Field comparison of ecophysiological traits between an invader and a native species in a Mediterranean coastal dune.Plant Physiol Biochem 2020; 146:278-286PP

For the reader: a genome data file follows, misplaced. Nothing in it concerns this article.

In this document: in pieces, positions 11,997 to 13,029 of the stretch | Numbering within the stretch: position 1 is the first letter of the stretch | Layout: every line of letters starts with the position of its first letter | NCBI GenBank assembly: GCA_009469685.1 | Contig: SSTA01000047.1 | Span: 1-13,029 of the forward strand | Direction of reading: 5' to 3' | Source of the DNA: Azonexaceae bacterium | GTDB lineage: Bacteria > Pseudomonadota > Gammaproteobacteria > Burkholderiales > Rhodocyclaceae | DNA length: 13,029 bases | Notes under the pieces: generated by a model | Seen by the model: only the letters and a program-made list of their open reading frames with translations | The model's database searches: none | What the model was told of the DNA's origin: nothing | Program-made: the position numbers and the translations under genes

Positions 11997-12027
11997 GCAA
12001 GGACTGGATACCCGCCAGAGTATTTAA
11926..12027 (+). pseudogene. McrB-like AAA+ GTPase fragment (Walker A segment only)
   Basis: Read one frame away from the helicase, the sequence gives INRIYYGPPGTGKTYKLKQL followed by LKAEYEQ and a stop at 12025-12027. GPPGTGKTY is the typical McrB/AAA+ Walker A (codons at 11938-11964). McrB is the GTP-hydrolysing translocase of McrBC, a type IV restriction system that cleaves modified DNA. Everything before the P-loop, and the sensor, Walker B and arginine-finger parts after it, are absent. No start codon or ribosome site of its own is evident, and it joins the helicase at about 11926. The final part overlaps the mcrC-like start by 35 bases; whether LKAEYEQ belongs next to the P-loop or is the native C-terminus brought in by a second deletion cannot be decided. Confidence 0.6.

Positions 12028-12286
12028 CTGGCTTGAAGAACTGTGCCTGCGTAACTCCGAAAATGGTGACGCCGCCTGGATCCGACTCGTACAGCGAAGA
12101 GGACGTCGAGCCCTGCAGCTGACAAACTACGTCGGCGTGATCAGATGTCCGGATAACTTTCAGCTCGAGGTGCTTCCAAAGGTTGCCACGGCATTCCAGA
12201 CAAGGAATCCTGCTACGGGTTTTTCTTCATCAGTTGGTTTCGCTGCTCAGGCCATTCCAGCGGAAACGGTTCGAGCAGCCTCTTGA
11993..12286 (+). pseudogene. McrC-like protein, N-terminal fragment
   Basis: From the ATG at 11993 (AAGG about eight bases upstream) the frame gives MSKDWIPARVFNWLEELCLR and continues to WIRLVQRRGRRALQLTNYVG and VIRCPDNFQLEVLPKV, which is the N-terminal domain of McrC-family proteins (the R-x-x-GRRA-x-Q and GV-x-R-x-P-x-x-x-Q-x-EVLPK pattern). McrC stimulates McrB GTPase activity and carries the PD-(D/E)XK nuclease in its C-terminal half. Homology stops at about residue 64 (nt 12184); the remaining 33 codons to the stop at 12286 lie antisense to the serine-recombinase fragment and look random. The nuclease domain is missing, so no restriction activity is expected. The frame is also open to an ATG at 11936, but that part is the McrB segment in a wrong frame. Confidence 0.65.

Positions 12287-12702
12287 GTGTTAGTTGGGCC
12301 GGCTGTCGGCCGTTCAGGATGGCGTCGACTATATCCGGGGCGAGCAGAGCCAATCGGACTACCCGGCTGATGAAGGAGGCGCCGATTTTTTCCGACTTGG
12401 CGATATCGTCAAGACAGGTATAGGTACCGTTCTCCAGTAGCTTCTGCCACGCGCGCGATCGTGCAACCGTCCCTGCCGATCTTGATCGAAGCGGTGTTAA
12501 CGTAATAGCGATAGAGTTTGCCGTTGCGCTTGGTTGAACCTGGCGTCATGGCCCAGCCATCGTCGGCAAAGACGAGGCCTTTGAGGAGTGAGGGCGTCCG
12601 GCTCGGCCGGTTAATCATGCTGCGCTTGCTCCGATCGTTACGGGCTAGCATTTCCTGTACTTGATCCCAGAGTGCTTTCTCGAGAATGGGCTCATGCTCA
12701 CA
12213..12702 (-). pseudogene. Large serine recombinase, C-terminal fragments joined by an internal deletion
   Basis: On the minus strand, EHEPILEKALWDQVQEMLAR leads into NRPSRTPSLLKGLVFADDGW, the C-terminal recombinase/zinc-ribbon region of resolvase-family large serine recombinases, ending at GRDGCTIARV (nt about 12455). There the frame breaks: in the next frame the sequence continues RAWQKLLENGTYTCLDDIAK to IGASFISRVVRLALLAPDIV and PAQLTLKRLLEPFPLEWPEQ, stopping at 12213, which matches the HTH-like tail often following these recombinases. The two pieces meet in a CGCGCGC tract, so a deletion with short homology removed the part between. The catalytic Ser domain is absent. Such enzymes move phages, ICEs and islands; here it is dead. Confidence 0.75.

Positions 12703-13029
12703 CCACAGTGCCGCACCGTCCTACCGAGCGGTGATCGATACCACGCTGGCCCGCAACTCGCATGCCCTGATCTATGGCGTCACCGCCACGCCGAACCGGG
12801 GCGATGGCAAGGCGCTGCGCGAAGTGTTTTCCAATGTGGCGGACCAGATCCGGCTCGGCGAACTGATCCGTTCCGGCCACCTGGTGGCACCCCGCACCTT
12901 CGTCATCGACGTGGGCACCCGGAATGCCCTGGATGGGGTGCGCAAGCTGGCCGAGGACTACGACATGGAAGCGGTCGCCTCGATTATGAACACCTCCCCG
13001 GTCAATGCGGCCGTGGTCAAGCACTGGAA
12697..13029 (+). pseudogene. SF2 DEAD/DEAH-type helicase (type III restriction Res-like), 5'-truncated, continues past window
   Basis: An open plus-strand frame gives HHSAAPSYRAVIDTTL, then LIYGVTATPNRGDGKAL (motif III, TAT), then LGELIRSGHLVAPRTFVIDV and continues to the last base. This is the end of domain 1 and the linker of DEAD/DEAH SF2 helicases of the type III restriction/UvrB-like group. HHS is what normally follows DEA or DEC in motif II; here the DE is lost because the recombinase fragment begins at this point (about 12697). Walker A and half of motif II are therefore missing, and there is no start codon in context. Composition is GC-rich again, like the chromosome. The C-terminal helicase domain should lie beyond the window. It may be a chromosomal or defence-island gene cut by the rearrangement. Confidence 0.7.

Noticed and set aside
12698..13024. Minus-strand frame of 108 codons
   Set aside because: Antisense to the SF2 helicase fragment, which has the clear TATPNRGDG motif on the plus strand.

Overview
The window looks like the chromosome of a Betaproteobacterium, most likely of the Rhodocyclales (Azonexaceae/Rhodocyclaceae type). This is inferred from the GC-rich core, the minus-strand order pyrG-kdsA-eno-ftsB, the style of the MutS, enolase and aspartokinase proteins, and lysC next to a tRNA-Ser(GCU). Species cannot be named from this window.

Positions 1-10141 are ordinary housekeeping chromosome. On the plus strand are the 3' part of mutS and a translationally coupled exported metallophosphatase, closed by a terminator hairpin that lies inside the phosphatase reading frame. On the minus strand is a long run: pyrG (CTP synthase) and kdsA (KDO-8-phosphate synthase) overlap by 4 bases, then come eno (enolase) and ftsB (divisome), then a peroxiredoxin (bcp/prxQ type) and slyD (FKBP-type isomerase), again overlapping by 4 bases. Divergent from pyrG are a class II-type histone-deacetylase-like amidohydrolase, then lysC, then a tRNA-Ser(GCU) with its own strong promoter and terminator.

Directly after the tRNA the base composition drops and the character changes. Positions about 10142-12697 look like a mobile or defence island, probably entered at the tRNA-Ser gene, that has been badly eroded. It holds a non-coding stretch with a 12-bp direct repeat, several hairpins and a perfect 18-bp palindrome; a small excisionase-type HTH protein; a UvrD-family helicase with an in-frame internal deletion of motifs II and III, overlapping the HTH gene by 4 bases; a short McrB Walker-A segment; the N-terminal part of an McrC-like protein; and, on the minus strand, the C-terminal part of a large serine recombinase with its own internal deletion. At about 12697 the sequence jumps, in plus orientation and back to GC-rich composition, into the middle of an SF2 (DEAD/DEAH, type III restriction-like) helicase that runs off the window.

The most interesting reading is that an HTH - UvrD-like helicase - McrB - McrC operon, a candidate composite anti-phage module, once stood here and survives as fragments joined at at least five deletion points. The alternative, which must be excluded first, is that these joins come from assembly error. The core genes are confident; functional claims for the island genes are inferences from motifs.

Photochemical efficiency, gas exchange, leaf water potential, pigment content and free proline content of Oenothera drummondii subsp. drummondii Hook (an invasive non-native species) and Achillea maritima (L.) Ehrend. & Y.P. Guo, (an ecologically similar native species) were explored to understand the success of invasive non-native species in Mediterranean coastal dunes of southwest Spain. We have conducted a field study during a complete annual cycle, comparing both species. Fifteen pairs of neighbouring plants of the two study species of similar size were selected and measured seasonally. The results show that in spring and summer, assimilation rates of O. drummondii were significantly higher than those of the native, A. maritime, even though the native species had higher photochemical efficiency. Additionally, the non-native species presented better water content regulation than the native one, surely related to better water use efficiency and maybe linked to greater root development. The differences in leaf dry matter content values for both species might indicate a different strategy of resource use; with A. maritima displaying a more conservative strategy and O. drummondii presenting a rapid resources acquisition and use strategy as predictors of rapid growth and soil fertility. We conclude that O. drummondii utilizes light, water and probably nutrients more efficiently than the native A. maritima and suffers lower stress in Mediterranean coastal dunes where water availability is reduced (44 mm from May to October in the study area) and light radiation levels are high.